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Bush's I-Spy Lie

What's at stake in this week's congressional hearings on spying is nothing less than whether Congress has any meaningful role to play in our system of government.
 
 
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For a list of five suggested questions for Alberto Gonzales, go HERE.

One of the most significant yet ignored aspects of the growing NSA scandal is the way in which the Bush administration deliberately and repeatedly deceived Congress, from 2001 until the administration's eavesdropping program was disclosed in December. Over the course of those four years, the Bush administration led the Congress, on numerous occasions, to falsely believe that it was eavesdropping only with the judicial oversight and approval required by the Foreign Intelligence Surveillance Act of 1978 (FISA).

As part of this deceit, the administration even encouraged Congress to engage in the humiliating spectacle of actively debating whether FISA should be amended to expand the administration's eavesdropping powers, when all the while the administration had secretly decided it had no obligation to comply with that law and could therefore exercise all of the eavesdropping powers it wanted.

Chief among the critical values at stake in this week's congressional hearings to investigate these actions, is whether Congress, the representative body of the people and the branch designated by the Constitution to make the laws, still has any meaningful role to play in our system of government.

In June 2002 -- months after the president ordered eavesdropping to be conducted without FISA warrants -- senators from both parties introduced legislation to liberalize FISA and expand the administration's eavesdropping powers. Sens. Michael DeWine, R-Ohio, Charles Schumer, D-N.Y. and John Kyl, R-Ariz., introduced FISA amendments and, in hearings before the Senate Intelligence Committee, they repeatedly expressed the belief that amendments to FISA were necessary for fighting terrorism.

The fact that the Senate Intelligence Committee held the 2002 hearings on possible FISA amendments proves that the committee members were unaware that the administration was not complying with that law. Senators would not have engaged in the pointless act of introducing amendments to expand surveillance powers if they had known President Bush had already decided he was above the rule of law.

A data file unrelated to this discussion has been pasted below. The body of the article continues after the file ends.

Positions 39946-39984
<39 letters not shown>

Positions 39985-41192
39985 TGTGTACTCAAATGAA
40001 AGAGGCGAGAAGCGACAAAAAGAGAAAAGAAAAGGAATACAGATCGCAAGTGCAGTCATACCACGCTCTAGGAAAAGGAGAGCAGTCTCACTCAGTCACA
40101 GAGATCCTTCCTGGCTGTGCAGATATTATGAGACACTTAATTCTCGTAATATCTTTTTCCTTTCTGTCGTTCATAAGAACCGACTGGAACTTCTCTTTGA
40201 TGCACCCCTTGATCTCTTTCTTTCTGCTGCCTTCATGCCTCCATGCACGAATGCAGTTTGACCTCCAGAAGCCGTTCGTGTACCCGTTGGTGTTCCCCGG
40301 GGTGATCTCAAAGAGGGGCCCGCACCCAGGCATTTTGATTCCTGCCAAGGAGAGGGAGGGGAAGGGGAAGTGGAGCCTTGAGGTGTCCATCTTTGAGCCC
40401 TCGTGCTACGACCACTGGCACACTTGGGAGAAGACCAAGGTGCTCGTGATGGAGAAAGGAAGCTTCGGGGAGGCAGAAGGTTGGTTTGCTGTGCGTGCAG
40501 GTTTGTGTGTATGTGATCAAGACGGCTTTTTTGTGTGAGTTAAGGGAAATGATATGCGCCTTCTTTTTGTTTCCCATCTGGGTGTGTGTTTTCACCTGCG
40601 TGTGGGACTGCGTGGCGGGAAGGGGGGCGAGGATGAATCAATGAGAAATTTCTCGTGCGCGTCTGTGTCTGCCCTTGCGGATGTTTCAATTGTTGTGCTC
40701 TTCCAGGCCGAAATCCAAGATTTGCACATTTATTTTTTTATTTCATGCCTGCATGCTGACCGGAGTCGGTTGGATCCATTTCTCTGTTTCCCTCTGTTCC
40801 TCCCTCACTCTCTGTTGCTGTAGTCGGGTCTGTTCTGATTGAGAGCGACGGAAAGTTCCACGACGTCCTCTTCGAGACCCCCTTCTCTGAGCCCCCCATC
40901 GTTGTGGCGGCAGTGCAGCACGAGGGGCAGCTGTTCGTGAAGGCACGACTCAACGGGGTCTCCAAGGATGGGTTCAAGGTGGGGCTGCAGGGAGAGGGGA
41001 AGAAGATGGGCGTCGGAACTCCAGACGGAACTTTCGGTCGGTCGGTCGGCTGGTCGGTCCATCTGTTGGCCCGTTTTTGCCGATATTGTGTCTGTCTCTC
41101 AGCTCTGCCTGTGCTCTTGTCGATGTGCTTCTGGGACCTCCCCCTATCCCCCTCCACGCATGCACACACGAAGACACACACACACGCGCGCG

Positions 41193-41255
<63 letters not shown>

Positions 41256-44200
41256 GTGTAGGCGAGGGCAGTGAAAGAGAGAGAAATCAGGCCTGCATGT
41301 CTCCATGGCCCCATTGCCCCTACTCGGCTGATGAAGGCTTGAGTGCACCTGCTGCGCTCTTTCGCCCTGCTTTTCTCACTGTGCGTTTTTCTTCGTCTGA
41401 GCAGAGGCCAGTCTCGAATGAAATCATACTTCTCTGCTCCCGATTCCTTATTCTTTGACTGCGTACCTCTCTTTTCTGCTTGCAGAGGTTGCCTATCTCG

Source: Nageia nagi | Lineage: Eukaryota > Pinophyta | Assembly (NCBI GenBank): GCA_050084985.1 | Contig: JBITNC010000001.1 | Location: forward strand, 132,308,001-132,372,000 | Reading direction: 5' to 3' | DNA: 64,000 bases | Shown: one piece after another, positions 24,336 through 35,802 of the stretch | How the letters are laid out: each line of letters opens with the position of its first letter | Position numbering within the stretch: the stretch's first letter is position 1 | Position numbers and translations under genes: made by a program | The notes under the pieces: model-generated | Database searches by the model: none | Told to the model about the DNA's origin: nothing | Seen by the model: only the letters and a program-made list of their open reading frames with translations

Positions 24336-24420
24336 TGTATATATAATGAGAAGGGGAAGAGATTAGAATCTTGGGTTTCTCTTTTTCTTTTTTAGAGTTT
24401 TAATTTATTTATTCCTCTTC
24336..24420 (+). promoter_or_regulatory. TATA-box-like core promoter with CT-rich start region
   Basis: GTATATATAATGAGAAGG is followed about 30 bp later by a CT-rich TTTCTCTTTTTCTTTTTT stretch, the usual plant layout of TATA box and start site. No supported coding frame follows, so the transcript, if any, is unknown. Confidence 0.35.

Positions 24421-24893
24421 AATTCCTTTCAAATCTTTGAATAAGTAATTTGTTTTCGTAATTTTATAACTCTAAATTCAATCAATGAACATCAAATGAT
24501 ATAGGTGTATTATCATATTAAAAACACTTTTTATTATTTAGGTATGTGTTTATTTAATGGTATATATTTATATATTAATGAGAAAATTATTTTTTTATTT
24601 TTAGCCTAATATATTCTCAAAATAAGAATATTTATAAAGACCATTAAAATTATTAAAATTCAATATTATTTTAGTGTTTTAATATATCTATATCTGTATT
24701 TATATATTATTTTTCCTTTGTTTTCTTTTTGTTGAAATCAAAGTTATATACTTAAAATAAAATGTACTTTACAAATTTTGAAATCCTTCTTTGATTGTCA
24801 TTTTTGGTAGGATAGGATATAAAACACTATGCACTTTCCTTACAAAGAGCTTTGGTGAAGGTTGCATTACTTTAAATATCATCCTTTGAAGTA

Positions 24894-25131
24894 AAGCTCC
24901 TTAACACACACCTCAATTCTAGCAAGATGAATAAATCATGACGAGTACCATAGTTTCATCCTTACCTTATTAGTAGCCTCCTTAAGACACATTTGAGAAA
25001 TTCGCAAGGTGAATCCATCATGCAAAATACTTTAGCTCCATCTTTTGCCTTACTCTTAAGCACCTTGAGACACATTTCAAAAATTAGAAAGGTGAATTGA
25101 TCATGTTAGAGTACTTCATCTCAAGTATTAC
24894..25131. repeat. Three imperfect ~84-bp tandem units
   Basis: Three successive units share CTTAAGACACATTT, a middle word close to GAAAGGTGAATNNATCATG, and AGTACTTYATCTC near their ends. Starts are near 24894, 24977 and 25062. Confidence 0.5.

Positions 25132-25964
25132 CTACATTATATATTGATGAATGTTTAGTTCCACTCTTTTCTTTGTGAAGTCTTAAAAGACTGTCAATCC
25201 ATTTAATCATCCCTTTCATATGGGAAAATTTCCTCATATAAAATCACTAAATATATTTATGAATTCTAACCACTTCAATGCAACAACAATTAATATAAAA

As the Senate Intelligence Committee debated whether to amend FISA, the administration never once advised the committee that such amendments were a waste of time. Instead, President Bush allowed the Senate to go through the absurd spectacle of debating changes to a law which his administration had already secretly circumvented.

Worse still, the administration actively and repeatedly misled the Intelligence Committee, sending representatives of the Justice Department, FBI and CIA to the 2002 hearings in order to support the proposed, bipartisan amendments to FISA and to make statements which clearly (and falsely) conveyed to the senators that the administration was still obtaining warrants before eavesdropping.

But as we now know, all of these congressional proceedings regarding FISA were a complete sham. Months earlier, the administration had decided it could engage in warrantless eavesdropping, despite FISA making it a criminal offense to do so. The Bush Justice Department concluded that the president's eavesdropping powers -- even as they pertained to American citizens inside the United States -- could not be limited, even by congressional laws.

A worse institutional humiliation is difficult to imagine. The administration not only permitted but actively encouraged these senators to introduce legislation amending FISA, hold hearings, call witnesses and make grand statements about how enacting these amendments was of the utmost importance. The fact is that nothing was less important than what Congress did with FISA because the administration had secretly bestowed upon itself unlimited power.

The theories embraced by the Bush administration are both radical and unprecedented. These theories hold that, with regard to responses to the threat of terrorism both abroad and within the United States, decisions are "for the president alone to make," and neither the Congress nor the courts can limit the president in any way.

Thus, the question faced by the Congress is whether it will continue to stand by and allow the administration to claim unchecked power and relegate the Congress to an impotent, useless appendage.

The first chance the Congress has to answer that question will be on Feb. 6 when it questions Attorney General Alberto Gonzales, and it is not hyperbole to say that what is at stake are the founding and most fundamental principles for how our government operates.

Glenn Greenwald is a New York-based constitutional litigator and author of the political blog, Unclaimed Territory.